Judo A Brief History Judo (柔道 jūdō?, meaning "gentle way") was created as a physical, mental and moral pedagogy in Japan, in 1882, by Kanō Jigorō. It is generally categorized as a modern martial art which later evolved into a combat and Olympic sport. Its most prominent feature is its competitive element, where the objective is to either throw or takedown an opponent to the ground, immobilize or otherwise subdue an opponent with a pin, or force an opponent to submit with a joint lock or a choke. Strikes and thrusts by hands and feet as well as weapons defenses are a part of judo, but only in pre-arranged forms (kata, 形) and are not allowed in judo competition or free practice. A judo practitioner is called a judoka. The philosophy and subsequent pedagogy developed for judo became the mo
The history of Muay Thai was lost when the Burmese army sacked and razed Ayuddhaya to the ground. With them, much of the early Muay Thai history also went. The little we do know about Muay Thai comes from the writings of the Burmese, Cambodian, early European visitors and some of the chronicles of the Lanna Kingdom - Chiangmai. What all sources agree on is that Muay Thai began as a close combat battlefield fighting skill. More deadly than the weapons it replaced. The sources aren't clear and often contradict each other. But there are two main theories. One says that the art developed as the Thai people moved down from China; honed in the struggle for land. The other theory of the history of Muay Thai says that the Thai people were already here and that Muay Thai developed to defend the...
The history of Wing Chun is one that can be considered an intermixing of both fact and legend. It is widely accepted that this quick and efficient martial art originated during the 17th century from the far more rigorous and complex art forms taught in the Shaolin Temple of Southern China. It was around this period when the Manchus came to power in China and began their strict rule in order to keep control. Due to their support for the Ming, the Shaolin monks faced great pressure and ultimate destruction to their temples. Due to these circumstances, the origin of Wing Chun lacks consistent records as martial arts practitioners were forced into hiding. The most popularized story of Wing Chun’s origin is that of the Buddhist Nun, Ng Mui. It is said that she was one of Five Elders of t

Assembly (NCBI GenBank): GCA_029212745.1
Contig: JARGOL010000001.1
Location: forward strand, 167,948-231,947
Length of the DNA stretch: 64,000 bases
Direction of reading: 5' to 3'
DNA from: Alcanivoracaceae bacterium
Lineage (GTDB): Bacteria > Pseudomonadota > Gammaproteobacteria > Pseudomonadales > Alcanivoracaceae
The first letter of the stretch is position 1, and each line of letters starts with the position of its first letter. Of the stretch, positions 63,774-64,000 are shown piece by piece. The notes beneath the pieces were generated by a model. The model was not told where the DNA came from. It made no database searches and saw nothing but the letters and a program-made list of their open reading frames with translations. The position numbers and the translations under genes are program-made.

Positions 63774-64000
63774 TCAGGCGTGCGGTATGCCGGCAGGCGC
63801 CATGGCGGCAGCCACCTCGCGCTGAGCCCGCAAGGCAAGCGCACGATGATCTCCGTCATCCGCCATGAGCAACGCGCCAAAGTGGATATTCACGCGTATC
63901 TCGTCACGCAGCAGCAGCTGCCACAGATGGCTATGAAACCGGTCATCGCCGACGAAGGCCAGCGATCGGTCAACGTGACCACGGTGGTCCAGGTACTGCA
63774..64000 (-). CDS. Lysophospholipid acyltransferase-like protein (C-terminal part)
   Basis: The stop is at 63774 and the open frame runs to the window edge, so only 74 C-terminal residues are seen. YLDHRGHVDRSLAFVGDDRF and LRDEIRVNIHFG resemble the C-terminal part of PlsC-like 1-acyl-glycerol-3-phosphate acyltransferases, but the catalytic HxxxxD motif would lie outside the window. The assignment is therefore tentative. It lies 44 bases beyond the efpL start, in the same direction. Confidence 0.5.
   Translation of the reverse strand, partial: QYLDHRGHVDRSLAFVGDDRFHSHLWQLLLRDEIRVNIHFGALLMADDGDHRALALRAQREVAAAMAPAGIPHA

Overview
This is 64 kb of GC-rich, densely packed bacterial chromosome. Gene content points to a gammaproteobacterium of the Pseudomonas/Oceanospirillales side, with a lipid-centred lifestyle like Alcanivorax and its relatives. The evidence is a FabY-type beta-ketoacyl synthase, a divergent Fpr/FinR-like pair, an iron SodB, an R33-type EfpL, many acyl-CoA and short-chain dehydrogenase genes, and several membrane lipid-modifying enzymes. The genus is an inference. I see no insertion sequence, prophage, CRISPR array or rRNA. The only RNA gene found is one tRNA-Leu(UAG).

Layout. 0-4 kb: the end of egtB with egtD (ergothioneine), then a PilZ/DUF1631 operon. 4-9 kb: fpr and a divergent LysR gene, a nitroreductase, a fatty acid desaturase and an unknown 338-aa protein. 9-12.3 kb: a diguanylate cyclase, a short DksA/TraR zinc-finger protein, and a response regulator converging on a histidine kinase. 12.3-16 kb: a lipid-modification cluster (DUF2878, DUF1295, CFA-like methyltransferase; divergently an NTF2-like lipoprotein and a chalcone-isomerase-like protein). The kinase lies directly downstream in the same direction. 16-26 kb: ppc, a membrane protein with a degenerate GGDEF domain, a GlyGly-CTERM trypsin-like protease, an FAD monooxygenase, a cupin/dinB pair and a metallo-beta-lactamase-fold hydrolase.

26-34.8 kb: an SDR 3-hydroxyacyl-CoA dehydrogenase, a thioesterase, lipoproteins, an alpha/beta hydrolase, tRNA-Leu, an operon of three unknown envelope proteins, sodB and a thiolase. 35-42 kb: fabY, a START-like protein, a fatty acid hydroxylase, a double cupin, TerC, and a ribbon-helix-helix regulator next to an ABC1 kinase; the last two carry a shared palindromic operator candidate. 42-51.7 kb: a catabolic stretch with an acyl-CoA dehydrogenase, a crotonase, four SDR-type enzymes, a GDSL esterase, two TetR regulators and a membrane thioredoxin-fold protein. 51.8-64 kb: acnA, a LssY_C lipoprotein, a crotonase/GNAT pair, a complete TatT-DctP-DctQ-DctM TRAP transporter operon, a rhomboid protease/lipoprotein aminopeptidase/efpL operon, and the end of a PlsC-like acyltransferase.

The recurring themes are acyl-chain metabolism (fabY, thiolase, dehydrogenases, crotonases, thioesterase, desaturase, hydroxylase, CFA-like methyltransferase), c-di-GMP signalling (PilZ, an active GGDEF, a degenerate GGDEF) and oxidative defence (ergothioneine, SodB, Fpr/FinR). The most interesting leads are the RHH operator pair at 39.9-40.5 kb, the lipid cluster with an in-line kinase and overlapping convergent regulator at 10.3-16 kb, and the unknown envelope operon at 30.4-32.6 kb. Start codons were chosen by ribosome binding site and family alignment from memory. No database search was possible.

Choi Hong Hi (9 November 1918 – 15 June 2002), also known as General Choi, was a South Korean army general and martial artist who is a controversial figure in the history of the Korean martial art of taekwondo.[a] Choi is regarded by many as the 'Founder of Taekwondo'—most often by International Taekwon-Do Federation (ITF) organizations. Others, such as World Taekwondo Federation (WTF) organizations, portray Choi as either an unimportant or a dishonorable figure in taekwondo history, whether by omitting him from their versions of taekwondo history or through explicit statements Taekwondo is a martial art that in "todays" form of self defense has evolved by combining many different styles of martial arts that existed in Korea over the last 2,000 years and s
Overview : Shotokan (松濤館 Shōtōkan?) is a style of karate, developed from various martial arts by Gichin Funakoshi (1868–1957) and his son Gigo (Yoshitaka) Funakoshi (1906–1945). Gichin was born in Okinawa and is widely credited with popularizing "karate do" through a series of public demonstrations, and by promoting the development of university karate clubs, including those at Keio, Waseda, Hitotsubashi (Shodai), Takushoku, Chuo, Gakushuin, and Hosei. Funakoshi had many students at the university clubs and outside dojos, who continued to teach karate after his death in 1957. However, internal disagreements (in particular the notion that competition is contrary to the essence of karate) led to the creation of different organisations—including an initial split between the Japan Kar
In modern times (from the middle of the 19th century on) the wooden dummy has been markedly more popular in southern, and to a lesser extent coastal eastern, China. Nor will we be surprised to learn that this is also where the legend of the Shaolin hall of the wooden dummy men first emerged (before being popularized throughout the Chinese cultural sphere—See Hamm (2005), Paper Swordsmen, chapter 1). Most of this post will focus on those areas where the greatest number and variety of dummies are found. Before going on it might be useful to develop a typology of dummies. For the most part training dummies break down into two categories. There are those that focus on stepping and balance, and those that emphasize striking (either to improve technique or conditioning.) Watch Your Ste